Khuddaka Nikaya


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PSALMS OF THE BRETHREN

Canto III. Psalms of Three Verses


 

Canto III.
Psalms of three Verses

CLXXX
Upāli

Translated from the Pali by Mrs. C.A.F. Rhys Davids.

Public Domain

[idx][Pali]

 

Reborn in this Buddha-age in a barber's family, he was named Upāli. Come of age he left the world, following Anuruddha and the other five nobles, when the Exalted One was staying at Anupiyā Grove, as is recorded in the Pali.[1] Now when he was taking a subject for exercise from the Master, he said: 'Send me not away, Lord, to dwell in the forest.' 'Bhikkhu, you dwelling in the forest, will develop one subject[2] only; if you dwell with us, you will become proficient in both book-knowledge[3] and insight.' The Thera, consenting to the Master's word, practised for insight, and in due time won arahantship.

[169] Moreover, the Master himself taught him the whole Vinaya-Piṭaka. And later, after Upāli had won the Master's commendation of his decision in the three cases of Ajjuka, the Kurukacchaka bhikkhu and Kumāra-Kassapa, he was ranked first among those who knew the Vinaya.[4]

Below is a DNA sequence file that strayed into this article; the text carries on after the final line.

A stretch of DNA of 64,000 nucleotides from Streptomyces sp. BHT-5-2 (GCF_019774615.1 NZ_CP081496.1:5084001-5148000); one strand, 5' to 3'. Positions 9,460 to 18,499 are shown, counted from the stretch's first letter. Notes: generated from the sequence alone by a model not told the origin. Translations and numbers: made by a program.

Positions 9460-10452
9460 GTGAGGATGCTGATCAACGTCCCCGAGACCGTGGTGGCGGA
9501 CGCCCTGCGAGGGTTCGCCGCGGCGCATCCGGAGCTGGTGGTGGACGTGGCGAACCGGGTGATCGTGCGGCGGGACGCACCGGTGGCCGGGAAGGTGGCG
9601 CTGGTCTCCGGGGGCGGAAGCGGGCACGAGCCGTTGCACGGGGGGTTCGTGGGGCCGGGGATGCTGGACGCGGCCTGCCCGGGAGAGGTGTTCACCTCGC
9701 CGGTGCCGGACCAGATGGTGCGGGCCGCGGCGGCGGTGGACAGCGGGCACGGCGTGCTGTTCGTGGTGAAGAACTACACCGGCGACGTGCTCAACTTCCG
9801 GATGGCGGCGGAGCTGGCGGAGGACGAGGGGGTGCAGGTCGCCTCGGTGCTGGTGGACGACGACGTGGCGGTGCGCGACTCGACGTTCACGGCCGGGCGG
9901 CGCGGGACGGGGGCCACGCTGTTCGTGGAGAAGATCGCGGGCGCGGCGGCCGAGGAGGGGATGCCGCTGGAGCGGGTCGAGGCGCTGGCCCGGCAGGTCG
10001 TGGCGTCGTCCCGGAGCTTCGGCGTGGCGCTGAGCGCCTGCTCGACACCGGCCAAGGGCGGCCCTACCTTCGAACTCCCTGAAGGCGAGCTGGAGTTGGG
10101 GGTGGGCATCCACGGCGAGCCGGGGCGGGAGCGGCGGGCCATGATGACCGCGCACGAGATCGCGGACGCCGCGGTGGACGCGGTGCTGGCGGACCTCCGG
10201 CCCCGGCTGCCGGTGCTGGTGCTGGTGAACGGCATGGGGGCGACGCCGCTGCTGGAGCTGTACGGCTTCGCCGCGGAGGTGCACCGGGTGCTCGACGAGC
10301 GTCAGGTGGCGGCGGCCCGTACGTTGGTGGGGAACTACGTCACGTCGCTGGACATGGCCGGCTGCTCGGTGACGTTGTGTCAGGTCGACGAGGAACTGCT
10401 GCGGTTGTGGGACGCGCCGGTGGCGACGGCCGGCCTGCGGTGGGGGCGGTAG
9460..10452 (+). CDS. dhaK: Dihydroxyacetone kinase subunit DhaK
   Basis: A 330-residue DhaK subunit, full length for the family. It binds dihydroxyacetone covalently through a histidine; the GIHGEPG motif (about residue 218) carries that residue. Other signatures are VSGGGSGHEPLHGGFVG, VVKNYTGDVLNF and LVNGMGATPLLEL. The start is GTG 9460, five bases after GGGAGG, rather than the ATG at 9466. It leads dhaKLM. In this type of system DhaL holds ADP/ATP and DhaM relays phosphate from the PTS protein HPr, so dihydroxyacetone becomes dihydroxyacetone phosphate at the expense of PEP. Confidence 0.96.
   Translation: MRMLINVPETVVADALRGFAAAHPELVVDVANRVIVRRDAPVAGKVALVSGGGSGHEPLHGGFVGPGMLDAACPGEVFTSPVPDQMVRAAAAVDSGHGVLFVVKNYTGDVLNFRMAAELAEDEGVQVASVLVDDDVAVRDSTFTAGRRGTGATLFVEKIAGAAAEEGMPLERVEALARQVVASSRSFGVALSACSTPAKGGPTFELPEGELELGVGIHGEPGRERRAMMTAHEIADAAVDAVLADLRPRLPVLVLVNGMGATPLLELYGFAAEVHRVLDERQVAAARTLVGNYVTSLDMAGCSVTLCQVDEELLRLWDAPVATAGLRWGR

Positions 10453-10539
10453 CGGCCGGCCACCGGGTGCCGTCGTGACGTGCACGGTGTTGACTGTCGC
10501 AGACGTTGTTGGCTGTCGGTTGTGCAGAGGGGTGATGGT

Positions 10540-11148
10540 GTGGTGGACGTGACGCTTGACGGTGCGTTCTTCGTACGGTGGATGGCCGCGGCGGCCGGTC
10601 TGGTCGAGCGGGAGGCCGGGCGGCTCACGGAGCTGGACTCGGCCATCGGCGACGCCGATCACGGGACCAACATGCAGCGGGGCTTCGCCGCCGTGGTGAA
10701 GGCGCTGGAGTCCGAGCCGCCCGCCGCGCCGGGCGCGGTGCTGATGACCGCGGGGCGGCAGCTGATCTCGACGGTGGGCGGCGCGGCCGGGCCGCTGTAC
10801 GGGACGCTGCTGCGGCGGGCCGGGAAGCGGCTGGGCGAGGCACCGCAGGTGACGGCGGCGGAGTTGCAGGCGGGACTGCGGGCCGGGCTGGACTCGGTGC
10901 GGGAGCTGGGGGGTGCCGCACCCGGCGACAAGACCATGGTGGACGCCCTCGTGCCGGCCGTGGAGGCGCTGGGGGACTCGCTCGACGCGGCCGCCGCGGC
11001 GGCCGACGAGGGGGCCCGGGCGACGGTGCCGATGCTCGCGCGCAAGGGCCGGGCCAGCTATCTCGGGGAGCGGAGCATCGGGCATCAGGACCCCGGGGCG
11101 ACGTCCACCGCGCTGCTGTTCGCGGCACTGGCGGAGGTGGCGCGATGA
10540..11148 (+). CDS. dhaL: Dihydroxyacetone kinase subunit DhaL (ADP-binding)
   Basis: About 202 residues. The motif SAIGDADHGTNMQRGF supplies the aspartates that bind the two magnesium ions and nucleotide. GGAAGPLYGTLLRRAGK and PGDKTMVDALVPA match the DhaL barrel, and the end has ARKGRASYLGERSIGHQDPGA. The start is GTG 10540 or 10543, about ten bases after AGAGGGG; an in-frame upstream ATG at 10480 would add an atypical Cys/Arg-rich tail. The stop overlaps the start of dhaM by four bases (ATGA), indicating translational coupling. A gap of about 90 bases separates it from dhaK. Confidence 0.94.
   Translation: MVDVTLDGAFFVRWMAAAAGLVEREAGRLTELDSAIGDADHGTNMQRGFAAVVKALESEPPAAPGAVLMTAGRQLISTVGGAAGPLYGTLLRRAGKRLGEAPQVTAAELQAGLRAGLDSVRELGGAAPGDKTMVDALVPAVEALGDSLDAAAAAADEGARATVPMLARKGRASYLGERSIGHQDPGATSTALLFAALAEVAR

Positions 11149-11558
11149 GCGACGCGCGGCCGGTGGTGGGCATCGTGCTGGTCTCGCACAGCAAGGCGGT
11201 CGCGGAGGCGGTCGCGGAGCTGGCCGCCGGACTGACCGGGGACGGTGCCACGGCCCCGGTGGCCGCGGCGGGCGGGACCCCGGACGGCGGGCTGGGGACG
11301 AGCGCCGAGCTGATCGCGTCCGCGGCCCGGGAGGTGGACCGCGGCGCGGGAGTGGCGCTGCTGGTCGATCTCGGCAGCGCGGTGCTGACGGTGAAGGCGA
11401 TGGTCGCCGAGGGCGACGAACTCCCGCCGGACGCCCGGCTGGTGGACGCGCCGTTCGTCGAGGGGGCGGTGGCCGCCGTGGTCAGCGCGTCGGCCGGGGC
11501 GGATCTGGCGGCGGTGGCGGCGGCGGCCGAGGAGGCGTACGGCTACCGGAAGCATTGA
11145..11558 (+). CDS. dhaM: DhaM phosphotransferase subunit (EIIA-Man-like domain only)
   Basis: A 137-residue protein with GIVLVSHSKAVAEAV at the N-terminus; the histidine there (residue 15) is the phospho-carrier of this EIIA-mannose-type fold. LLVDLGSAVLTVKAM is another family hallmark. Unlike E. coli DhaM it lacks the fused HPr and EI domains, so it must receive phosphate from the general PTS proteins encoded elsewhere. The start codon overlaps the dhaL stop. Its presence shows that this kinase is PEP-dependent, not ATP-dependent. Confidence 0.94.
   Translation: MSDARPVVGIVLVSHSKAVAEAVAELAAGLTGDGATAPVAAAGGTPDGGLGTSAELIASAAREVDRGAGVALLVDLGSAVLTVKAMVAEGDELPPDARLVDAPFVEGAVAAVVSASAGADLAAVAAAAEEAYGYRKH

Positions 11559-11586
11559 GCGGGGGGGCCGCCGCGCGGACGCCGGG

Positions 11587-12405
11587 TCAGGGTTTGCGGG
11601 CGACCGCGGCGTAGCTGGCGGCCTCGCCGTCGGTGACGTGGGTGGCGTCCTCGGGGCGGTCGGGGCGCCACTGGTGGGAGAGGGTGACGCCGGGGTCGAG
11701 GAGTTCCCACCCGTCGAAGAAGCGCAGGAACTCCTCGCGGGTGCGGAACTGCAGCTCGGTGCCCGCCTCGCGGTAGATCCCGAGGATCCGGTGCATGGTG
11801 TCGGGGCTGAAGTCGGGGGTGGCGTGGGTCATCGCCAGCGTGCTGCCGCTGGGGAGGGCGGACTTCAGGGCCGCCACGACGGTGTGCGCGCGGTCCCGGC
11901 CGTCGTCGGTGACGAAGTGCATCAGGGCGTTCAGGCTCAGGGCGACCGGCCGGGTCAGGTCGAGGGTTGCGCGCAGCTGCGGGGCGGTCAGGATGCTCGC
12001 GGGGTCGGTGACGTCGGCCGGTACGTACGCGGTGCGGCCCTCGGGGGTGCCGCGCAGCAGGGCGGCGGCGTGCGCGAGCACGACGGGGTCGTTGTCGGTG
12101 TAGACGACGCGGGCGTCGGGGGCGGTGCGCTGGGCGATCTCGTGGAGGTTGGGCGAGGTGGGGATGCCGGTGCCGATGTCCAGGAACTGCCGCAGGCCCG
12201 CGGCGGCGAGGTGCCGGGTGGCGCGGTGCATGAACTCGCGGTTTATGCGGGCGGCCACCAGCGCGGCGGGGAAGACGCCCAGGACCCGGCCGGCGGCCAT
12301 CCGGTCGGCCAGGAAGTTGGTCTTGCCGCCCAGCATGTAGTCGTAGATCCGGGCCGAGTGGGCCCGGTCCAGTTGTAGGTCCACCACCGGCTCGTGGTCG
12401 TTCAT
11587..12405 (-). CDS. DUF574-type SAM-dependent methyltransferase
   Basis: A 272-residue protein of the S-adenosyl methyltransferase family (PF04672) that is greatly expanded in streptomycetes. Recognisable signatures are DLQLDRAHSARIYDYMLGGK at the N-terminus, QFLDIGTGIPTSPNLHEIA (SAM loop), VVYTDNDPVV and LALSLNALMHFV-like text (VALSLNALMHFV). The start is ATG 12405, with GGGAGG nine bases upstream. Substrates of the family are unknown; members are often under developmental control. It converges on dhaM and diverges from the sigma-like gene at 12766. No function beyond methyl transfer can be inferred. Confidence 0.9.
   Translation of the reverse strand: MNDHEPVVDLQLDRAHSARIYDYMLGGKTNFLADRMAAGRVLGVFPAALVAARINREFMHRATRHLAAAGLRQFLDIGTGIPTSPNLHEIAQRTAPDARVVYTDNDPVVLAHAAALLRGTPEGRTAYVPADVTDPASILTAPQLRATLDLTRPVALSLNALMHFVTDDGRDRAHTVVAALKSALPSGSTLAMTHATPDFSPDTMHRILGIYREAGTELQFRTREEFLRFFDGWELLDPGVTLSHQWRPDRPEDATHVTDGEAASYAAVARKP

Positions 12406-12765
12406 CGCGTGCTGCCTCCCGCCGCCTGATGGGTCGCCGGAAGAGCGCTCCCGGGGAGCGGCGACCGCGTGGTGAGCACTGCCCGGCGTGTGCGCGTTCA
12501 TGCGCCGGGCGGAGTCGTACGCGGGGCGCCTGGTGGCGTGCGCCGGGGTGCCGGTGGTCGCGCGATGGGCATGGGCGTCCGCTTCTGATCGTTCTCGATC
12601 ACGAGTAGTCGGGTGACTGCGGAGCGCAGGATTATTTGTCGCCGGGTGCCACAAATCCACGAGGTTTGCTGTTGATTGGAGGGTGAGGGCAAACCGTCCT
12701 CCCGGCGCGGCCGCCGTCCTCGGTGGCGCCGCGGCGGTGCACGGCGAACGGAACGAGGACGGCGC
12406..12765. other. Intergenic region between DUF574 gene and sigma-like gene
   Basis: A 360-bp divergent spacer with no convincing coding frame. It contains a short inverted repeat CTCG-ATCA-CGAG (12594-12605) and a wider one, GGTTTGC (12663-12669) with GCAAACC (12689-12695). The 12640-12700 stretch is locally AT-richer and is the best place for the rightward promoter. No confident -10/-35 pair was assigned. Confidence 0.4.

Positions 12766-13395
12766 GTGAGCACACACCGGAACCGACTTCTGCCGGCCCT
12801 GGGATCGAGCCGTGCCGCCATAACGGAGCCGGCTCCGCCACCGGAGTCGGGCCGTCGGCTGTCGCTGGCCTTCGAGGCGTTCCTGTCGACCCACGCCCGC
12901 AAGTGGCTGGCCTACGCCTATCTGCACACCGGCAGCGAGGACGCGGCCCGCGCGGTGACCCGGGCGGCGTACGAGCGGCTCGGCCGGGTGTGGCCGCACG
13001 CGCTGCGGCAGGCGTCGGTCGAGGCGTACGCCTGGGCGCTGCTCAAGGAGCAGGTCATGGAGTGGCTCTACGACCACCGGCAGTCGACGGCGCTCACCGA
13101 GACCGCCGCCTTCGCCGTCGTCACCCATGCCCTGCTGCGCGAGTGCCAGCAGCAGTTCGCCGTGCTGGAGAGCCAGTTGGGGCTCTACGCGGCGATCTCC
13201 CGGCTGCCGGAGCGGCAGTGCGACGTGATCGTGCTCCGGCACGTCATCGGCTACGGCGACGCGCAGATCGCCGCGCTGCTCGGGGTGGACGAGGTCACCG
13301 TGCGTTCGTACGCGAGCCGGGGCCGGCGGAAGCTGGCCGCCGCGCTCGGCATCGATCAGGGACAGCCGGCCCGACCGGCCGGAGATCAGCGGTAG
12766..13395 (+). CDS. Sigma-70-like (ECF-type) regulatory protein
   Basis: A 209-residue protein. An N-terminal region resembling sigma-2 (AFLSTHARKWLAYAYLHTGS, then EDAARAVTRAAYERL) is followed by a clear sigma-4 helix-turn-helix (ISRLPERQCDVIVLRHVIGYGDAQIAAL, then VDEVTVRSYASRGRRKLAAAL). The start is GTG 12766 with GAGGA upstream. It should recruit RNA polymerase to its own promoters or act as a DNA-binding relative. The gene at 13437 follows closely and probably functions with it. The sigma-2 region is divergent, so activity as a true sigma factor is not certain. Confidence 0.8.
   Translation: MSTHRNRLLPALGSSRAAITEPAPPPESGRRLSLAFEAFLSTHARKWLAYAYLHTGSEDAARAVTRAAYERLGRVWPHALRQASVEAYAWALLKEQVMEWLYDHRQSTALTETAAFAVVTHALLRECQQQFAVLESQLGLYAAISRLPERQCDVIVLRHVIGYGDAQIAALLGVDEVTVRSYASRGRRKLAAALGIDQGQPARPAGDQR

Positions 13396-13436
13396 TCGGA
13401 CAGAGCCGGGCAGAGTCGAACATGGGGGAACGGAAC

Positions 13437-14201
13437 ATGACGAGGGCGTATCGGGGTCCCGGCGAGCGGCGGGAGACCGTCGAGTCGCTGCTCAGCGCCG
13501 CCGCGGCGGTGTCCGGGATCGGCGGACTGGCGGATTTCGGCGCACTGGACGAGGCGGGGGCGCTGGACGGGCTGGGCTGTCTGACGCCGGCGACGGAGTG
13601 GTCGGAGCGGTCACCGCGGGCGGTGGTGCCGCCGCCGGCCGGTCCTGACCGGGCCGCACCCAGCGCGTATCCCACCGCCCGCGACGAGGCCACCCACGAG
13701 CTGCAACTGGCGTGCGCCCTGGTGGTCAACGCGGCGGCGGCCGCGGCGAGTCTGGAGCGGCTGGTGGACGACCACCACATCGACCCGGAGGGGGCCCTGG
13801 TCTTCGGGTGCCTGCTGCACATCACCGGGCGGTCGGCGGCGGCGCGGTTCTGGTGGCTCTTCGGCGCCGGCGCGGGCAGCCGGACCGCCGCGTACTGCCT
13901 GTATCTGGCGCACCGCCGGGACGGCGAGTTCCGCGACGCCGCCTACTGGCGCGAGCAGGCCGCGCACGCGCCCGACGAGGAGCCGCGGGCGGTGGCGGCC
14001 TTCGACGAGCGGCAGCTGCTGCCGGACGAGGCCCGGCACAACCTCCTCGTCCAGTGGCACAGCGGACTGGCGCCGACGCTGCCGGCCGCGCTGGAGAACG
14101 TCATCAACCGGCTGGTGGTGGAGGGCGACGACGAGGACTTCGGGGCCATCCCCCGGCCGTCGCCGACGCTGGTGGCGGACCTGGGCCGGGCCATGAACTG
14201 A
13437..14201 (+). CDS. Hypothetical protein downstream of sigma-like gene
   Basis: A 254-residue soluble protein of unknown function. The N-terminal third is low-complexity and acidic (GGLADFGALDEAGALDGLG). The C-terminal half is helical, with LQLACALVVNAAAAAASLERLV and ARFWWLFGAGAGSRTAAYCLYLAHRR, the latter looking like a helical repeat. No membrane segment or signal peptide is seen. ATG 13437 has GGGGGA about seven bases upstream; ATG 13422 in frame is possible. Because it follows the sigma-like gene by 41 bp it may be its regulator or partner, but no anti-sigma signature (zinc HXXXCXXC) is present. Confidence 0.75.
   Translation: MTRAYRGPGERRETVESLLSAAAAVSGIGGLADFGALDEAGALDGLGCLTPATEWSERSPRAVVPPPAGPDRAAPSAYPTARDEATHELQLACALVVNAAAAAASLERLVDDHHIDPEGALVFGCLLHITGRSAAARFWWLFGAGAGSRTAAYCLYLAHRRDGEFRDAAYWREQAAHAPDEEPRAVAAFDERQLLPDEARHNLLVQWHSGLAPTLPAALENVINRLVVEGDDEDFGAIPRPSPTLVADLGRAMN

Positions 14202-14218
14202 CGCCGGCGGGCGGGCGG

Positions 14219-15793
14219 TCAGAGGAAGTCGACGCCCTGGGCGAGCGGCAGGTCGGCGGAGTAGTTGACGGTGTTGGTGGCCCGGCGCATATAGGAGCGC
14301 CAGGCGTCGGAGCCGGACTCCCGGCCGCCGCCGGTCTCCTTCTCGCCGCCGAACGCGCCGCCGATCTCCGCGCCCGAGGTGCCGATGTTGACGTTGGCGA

One feast-day, when he was reciting the Pātimokkha,[5] he thus admonished the brethren:

[249] He who for faith's sake[6] hath renounced the world,
And stands a novice in the Order new,
Friends let him choose of noble character,
Pure in their lives, of zeal unfaltering.

[250] He who for faith's sake hath renounced the world,
And stands a novice in the Order new,
Among the Order let that bhikkhu dwell,
And wisely[7] learn its code of discipline.

[251] He who for faith's sake hath renounced the world,
And stands a novice in the Order new,
Skilled in what should be done, or left undone,
Let him uncompanied hold on his way.

 


[1] See the charming episode, Vinaya Texts, iii. 224-230.

[2] Dhūraɱ.

[3] Gantha-, Br. gandha-dhūraɱ. With this cf. Dīgha Nikāya, iii. 94 : ganthe karontā. Dhammapāla, of course, had palm-leaf manuscripts in mind and a written Vinaya, whereas, in Upāli's case, the Master would probably teach him orally (uggahapesi), though heads or subject-words may then have been committed to writing.

[4] See Vinaya, iii. 66; 39, and above CLXI. respectively. These are but a tithe of the cases recorded as settled by this notable Dean. Cf. XLV., p. 50, n. 2.

[5] This-the 'Rules of Disburdenment' - constituted, and still constitutes, a fortnightly ritual (Vinaya Texts. i. 1-69).

[6] Commentary: i.e., either not in order to gain a living, or believing in the fruit of action and in the excellence of the Gem-Trinity (Buddha, Norm, Order). Upāli's own beginning was not so single-minded, he having joined precisely in order to protect his life. The young nobles gave him their effects to take home, and he, fearing that the Sākiyans might suspect him of murder, hung up the bundle on a tree and followed them.

[7] Budho. The Commentary interprets: buddhā ti ca pathan ti; so ev'attho. The iteration 'novice ... new' is in the text.

 


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